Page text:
EU Energy Summit: Shale Gas in Climate Protection out

by Robert Maynard

It looks like the European Union Energy Summit produced a practical decision to focus more on technology such as shale gas to reduce energy prices than on futile attempts to control global climate.  Here is the story from the Global Warming Policy Institute:

Europe’s heads of State and government want to promote shale gas and to reduce energy prices. They would rather promote competition than stop global warming.

EU Council President Herman Van Rompuy wanted to hear answers to three questions, from the assembled heads of state and government at the EU summit on Wednesday: How can we further accelerate energy saving at European level? How can energy policy be made so reliable as to attract the necessary investments in grid networks? And how can domestic resources be better utilized? The last question in his letter of invitation which alludes to controversial shale gas fracking carries much political dynamite.

But there is need for action.

“For European companies, rising energy prices have become a competitive disadvantage,” said Martin Schulz (Social Democrats, Germany), President of the European Parliament. “If we do nothing, the energy prices will continue to rise, and our reliance on third countries for energy supply will continue to increase.” Without a change in course, energy imports will have to cover 80 percent of demand in 2035, according to the European Commission.

To consume less energy would be a way. However, energy efficiency is not given much space in the final declaration of the summit. The EU Commission is encouraged to propose strict efficiency standards for energy-consuming appliances by next year. In addition, the implementation of the already adopted directives is called for. Thus, the Irish presidency suggests that improving the insulation of buildings “could give a great boost to the struggling European construction sector”. Electricity prices could be held in check at least by some degree by completion of the European internal energy market by next year. The leaders insist on this too.

What is new foremost is that EU leaders “are viewing energy policy not through the lens of climate change, but through the lens of competitiveness for the first time” an EU diplomat said. The summit still espouses new climate goals when it demands “a predictable climate and energy policy framework for the period after 2020″. The necessity of a “well-functioning emissions trading” also emerges briefly in the text of the summit, but the question how this can be achieved is not answered.

So is it true when German liberal MEP Holger Krahmer (Free Democrats) is delighted that “the EU summit heralds the end of climate hysteria” and that a “new realism” is now in place? His conservative colleague Herbert Reul (Christian Democrats), head of the parliamentary CDU in the European Parliament, openly calls for a “U-turn in energy policy. It can no longer be preferentially aligned to climate change “. Accordingly, the Green Party leader Rebecca Harms warns of a “roll back into the energy past.” It was still important, she adds, to “make us less dependent on climate-damaging fossil fuels.”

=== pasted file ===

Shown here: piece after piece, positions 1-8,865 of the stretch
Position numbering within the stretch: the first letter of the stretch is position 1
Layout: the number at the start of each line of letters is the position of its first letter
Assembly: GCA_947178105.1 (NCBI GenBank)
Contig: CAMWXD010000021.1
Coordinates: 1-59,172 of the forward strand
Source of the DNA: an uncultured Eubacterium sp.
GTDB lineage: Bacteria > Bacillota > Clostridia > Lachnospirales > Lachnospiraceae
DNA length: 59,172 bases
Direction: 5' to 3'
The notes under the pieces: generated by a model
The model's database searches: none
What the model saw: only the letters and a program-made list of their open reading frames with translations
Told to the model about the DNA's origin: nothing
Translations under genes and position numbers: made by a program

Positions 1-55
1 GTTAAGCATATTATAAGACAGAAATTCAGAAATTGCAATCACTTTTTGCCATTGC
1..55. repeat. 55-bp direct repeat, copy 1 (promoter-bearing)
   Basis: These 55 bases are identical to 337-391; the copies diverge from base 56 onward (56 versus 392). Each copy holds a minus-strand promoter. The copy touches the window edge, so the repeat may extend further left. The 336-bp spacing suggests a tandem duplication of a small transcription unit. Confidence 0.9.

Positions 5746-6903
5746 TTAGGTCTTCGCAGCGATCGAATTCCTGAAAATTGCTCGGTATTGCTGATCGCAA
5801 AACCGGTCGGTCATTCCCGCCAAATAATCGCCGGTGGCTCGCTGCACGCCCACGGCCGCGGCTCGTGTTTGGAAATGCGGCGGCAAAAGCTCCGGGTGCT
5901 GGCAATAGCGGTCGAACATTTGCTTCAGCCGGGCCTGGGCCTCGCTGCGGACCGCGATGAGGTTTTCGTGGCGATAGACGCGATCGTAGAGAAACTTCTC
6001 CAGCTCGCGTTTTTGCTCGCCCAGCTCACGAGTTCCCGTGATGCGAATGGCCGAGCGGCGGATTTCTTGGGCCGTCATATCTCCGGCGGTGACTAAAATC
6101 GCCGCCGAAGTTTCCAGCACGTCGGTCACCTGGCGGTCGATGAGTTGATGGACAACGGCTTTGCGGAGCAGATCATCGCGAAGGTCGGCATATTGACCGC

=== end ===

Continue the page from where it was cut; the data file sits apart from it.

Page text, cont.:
However, it may be taken as evidence to the contrary that the summit expressly approved the approach by the EU Commission to develop a framework for the “safe and sustainable exploitation of indigenous energy sources”, such as shale gas, this year. In German government circles there is talk about “an important contribution to the enhancement of objectivity of the debate”. German Chancellor Angela Merkel, however, does not want to see it as a “change of course”. She agrees that the shale gas revolution in the United States has created “a completely changed global situation”. “But just because you pronounce such a truth, you do not turn away from climate protection.”

“In an optimistic scenario,” a paper of the European Commission says “unconventional gas could limit the dependence on imports to about 60 percent”. But this does not mean a radical change of course insists Energy Commissioner Günther Oettinger: “I do not seek a U-turn. I want a balance between climate policy and a solution of the economic problems in Europe.”

The costs of climate protection, however, Oettinger does want to contain. Later this year, his agency will propose a claw back of subsidies for solar and wind power. “We cannot expand renewable energy sources at any price forever,” said his party colleague Reul. At the same time, subsidies for new power plants should be avoided. In order to eliminate bottlenecks, the European Commission favours contracts with neighbours, according to sources close to Oettinger. “In Baden-Württemberg, it is better to talk with Austria and France instead of building new gas-fired plants.”

 “And how can domestic resources be better utilized? The last question in his letter of invitation which alludes to controversial shale gas fracking carries much political dynamite.”  It does carry much “political dynamite”, but if European leaders can but side politics long enough to give fair consideration to common sense proposals, perhaps there is hope for us as well.